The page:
PREVIEW-German Greens' wealth tax split set to spoil party congress
BERLIN, April 24
BERLIN, April 24 (Reuters) - Germany's Greens, itching to get back into power after eight years in opposition, are embroiled in a row over plans to raise taxes on high earners that looks set to spoil a party congress starting on Friday.
Consistently polling about 15 percent, the Greens hope to form a centre-left coalition with the Social Democrats (SPD) after the Sept. 22 election, but are lagging Chancellor Angela Merkel's centre-right coalition - also likely to fall short of a majority. The SPD-Greens bloc already controls Germany's upper house of parliament, the Bundesrat.
Greens leaders, notorious for quarrelling at election-year congresses, want to raise the top income tax rate to 49 percent from 42 percent and introduce a 15 percent wealth tax on assets over a million euros ($1.3 million).
Rather than basking in the media spotlight at the weekend as a unified party to show Germans they are ready to rule again, the Greens infighting could turn the congress into a battle that costs votes in September's election.
The Greens state premier of Baden-Wuerttemberg, Winfried Kretschmann, warned party leaders in Berlin against twisting the screws too tightly after the German Chambers of Industry warned Greens tax plans, which include new levy on corporate assets, could endanger 450,000 jobs.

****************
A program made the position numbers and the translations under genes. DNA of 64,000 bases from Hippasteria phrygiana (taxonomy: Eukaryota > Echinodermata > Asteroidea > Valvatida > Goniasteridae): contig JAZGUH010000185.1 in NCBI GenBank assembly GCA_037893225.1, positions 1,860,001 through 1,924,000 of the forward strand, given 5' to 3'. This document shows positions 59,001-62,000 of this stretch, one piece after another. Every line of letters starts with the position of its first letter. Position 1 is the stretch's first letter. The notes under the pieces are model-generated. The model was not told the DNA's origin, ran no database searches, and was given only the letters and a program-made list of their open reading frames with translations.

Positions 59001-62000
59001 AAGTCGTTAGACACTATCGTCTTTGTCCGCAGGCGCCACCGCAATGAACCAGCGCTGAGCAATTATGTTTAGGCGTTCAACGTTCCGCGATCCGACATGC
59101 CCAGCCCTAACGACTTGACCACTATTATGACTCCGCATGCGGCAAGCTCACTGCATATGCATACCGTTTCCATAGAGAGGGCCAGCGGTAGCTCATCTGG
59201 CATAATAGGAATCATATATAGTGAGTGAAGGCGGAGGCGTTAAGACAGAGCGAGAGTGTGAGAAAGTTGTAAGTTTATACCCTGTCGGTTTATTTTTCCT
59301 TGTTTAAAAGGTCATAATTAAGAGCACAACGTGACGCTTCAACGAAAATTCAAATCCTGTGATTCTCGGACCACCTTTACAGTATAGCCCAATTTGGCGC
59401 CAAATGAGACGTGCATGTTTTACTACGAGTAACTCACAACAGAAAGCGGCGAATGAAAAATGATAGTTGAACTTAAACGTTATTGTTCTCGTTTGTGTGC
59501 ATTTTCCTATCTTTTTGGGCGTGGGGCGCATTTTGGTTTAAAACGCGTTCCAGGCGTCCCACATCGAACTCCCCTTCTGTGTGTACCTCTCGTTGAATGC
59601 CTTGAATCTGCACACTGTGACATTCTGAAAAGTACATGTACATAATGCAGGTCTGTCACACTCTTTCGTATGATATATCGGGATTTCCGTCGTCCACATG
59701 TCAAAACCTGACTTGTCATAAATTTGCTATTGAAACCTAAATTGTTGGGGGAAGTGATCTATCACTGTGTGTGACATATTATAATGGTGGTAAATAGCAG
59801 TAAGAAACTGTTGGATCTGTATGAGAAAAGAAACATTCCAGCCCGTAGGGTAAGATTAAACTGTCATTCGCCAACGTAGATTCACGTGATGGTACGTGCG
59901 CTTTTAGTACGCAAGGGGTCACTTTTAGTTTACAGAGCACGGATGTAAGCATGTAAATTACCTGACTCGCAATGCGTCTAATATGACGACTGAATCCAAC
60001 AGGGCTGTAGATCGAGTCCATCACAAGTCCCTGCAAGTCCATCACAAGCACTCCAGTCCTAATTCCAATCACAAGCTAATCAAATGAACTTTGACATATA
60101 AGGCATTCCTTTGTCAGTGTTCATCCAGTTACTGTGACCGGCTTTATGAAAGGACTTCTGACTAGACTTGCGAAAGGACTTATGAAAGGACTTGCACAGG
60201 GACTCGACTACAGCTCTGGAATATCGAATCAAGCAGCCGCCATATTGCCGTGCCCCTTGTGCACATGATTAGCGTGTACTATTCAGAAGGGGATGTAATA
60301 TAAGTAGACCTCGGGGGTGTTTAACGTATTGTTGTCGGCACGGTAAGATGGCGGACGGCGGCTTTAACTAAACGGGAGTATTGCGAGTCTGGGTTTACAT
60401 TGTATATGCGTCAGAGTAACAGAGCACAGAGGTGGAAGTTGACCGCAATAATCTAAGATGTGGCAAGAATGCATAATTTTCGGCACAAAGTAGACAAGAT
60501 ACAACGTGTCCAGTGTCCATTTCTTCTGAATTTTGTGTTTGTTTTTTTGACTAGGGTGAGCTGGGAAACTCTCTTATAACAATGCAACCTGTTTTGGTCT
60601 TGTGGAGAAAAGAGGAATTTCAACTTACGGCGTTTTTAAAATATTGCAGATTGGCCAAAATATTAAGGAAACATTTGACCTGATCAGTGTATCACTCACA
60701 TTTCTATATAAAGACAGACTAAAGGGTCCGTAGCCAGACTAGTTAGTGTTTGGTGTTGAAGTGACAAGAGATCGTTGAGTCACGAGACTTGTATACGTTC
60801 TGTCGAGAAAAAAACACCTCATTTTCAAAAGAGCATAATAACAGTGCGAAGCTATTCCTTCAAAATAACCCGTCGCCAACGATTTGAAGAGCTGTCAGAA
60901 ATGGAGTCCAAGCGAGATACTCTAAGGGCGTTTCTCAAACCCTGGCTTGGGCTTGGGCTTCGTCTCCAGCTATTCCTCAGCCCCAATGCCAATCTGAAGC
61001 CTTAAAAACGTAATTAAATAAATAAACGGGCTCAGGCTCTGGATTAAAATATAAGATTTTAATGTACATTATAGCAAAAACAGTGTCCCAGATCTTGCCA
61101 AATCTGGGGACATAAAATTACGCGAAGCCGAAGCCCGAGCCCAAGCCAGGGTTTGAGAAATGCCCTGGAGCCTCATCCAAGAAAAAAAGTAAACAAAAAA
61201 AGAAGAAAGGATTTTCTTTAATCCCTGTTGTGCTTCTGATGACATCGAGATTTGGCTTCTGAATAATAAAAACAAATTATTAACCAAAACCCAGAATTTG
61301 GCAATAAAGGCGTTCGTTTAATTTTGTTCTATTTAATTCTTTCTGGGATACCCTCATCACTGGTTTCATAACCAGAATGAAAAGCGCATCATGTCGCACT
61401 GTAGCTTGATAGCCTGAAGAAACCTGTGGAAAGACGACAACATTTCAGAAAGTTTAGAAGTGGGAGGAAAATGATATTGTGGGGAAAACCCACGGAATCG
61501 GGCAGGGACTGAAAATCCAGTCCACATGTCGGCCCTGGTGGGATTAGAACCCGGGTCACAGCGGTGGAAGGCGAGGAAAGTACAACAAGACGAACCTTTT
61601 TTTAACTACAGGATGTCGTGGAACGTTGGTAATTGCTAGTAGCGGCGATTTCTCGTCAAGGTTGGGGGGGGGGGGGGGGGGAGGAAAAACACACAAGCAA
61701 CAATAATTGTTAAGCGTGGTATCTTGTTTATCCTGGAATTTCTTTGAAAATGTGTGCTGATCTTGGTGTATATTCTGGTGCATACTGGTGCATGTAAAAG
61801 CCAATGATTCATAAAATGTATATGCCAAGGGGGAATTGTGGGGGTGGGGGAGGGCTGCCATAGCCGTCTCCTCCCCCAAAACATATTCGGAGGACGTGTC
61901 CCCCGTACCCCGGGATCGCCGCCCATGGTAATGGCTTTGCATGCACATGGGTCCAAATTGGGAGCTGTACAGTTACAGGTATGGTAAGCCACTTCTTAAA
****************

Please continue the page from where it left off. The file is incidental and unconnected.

The four Greens leaders, including lead candidates for chancellor Juergen Trittin and Katrin Goering-Eckart, appealed to Kretschmann to dispel fears about the burdens of the party's tax plan that they say would affect only 10 percent of firms.
Careful not to attack Kretschmann, the party's star after he was elected as the first Greens state premier in German history, the leaders nevertheless urged him to back off.
"We'd be delighted if you could help us to reject the false impression you've raised," they wrote in an open letter to Kretschmann, who runs one of Germany's richest states.
The world's most successful pro-environment party after seven years in power with the SPD from 1998 to 2005, the Greens started in 1980 as a fringe left-wing movement born in the heat of 1970s radicalism. They have since moved towards the centre.
The Greens have won supporters in rural parts of Germany, increasingly poaching voters away from Merkel's conservatives having also cut into SPD support for years.
The Greens were flying high before the 1998 federal election until a row broke out over petrol tax increases at a party rally in Magdeburg that sent support plunging to six percent from 10 percent. They want to prevent another such debacle.
However, the Greens are expected to debate long into the evening on Friday and Saturday over 2,600 modifications demanded by members to the party manifesto. Party leaders admit the number sounds intimidating but say many of the changes are over grammatical issues or clarity.
"We've got a lot of school teachers in our party," said one Greens leader. "The number shows we're a lively party." ($1 = 0.7683 euros) (Additional reporting by Hans-Edzard Busemann; Editing by Louise Ireland)